President Obama said the Keystone XL oil pipeline will not create jobs, will increase gas prices, and bad climate change.

“Republicans have said that this would be a big jobs generator. There is no evidence that that’s true,” Obama said in a New York Times interview published Saturday.

Obama, in some of his most extensive remarks ever on the pipeline, also said
Canada could “potentially be doing more” to curb emissions from the oil
sands.

His comments follow his closely watched late June pledge
that Keystone XL would only receive a federal permit if the “net”
effects of the pipeline would not “significantly exacerbate” carbon
pollution.
Obama reiterated that threshold in the newly published interview and said that would be the basis for his decision.

“I meant what I said; I'm going to evaluate this based on whether or not
this is going to significantly contribute to carbon in our atmosphere.
And there is no doubt that Canada at the source in those tar sands could
potentially be doing more to mitigate carbon release,” he said.

Nonetheless, in the July 24 interview published Saturday, Obama took time to
criticize several pro-Keystone arguments about economic benefits of
TransCanada Corp.’s proposed project, which would bring oil from
Canada’s oil sands projects to Gulf Coast refineries.

“[M]y hope would be that any reporter who is looking at the facts would take the
time to confirm that the most realistic estimates are this might create
maybe 2,000 jobs during the construction of the pipeline – which might
take a year or two – and then after that we’re talking about somewhere
between 50 and 100 [chuckles] jobs in a economy of 150 million working
people,” Obama said, according to a Times transcript.

He questioned the project’s benefit in other ways too as the State
Department review continues. While State is leading the federal review,
the final decision is expected to come from the West Wing.

“So what we also know is, is that that oil is going to be piped down to the
Gulf to be sold on the world oil markets, so it does not bring down gas
prices here in the United States. In fact, it might actually cause some
gas prices in the Midwest to go up where currently they can’t ship some
of that oil to world markets,” Obama said.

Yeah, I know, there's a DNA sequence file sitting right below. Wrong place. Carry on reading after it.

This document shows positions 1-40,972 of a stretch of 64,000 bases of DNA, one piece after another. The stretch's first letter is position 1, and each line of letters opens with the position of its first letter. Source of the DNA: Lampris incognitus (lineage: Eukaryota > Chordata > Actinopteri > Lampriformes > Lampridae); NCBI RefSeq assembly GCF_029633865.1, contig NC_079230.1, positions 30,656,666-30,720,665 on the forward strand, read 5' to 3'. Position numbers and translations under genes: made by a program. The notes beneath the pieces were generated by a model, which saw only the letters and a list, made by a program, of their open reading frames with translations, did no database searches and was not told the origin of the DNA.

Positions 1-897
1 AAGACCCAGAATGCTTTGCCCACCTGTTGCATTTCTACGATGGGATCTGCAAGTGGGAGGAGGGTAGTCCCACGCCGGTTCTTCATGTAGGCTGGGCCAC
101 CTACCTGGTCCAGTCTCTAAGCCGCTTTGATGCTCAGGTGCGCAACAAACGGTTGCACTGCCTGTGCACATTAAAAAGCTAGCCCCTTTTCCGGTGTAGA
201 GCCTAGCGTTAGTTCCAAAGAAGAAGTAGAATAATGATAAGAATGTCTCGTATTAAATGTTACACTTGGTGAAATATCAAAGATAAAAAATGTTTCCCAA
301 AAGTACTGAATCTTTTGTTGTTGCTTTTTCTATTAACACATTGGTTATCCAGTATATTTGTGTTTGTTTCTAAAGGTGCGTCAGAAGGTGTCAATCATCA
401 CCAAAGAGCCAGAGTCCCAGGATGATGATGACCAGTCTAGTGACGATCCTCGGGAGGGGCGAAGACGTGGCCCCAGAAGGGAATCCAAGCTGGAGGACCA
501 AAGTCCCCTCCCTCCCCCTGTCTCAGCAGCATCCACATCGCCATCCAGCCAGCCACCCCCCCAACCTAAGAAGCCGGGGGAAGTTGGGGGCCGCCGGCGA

Pipeline backers say export claims have been exaggerated. And, they say, exporting some
products refined in the U.S. with oil from Keystone would still be
economically helpful anyway.

Obama, in the interview, also offered some praise for Keystone, noting, “there is a potential benefit
for us integrating further with a reliable ally to the north our energy
supplies.”

His emissions test for approving Keystone has prompted
intense speculation about whether more aggressive environmental efforts
by Canadian regulators and oil companies could help ensure the pipeline
clears Obama's bar.

Asked if stronger steps by Canada to curb
emissions from energy-intensive oil sands projects could “mitigate”
concerns about Keystone, Obama largely demurred.

“We haven't seen specific ideas or plans. But all of that will go into the mix in terms
of [Secretary of State] John Kerry’s decision or recommendation on this
issue,” he said.

A draft State Department report in March heartened pipeline supporters by concluding that approving or rejecting Keystone would have little effect on the rate of expansion of
carbon-intensive oil sands production.

But environmental groups are strongly challenging the finding, and the Environmental Protection Agency, in an April letter to the State Department, urged a more in-depth analysis.

Obama's comments arrive amid a ferocious political and lobbying battle over Keystone.

Obama, meeting behind closed doors with lawmakers in March, said that the
project would not create as many jobs as backers say, according to
members who were present.

But his public comments in the Times interview on jobs and other remarks will likely hearten opponents of the project and provide them fresh political ammunition.

350.org, a climate change advocacy group battling the pipeline, quickly
disseminated Obama’s comments on Twitter Saturday evening.
Mike Hudema of Greenpeace, citing Obama's reiteration of his climate test
for Keystone, said over the social media service that “I like these tea
leaves.”

thehill.com/blogs/e2-wire/e2-wire/313899-obama-criticizes-pr

Added:

By: moosemyfrnds (1160.00)

Tags: President Obama said the Keystone XL oil pipeline, Obama, create jobs, gas prices, climate change.

Location: Washington, United States

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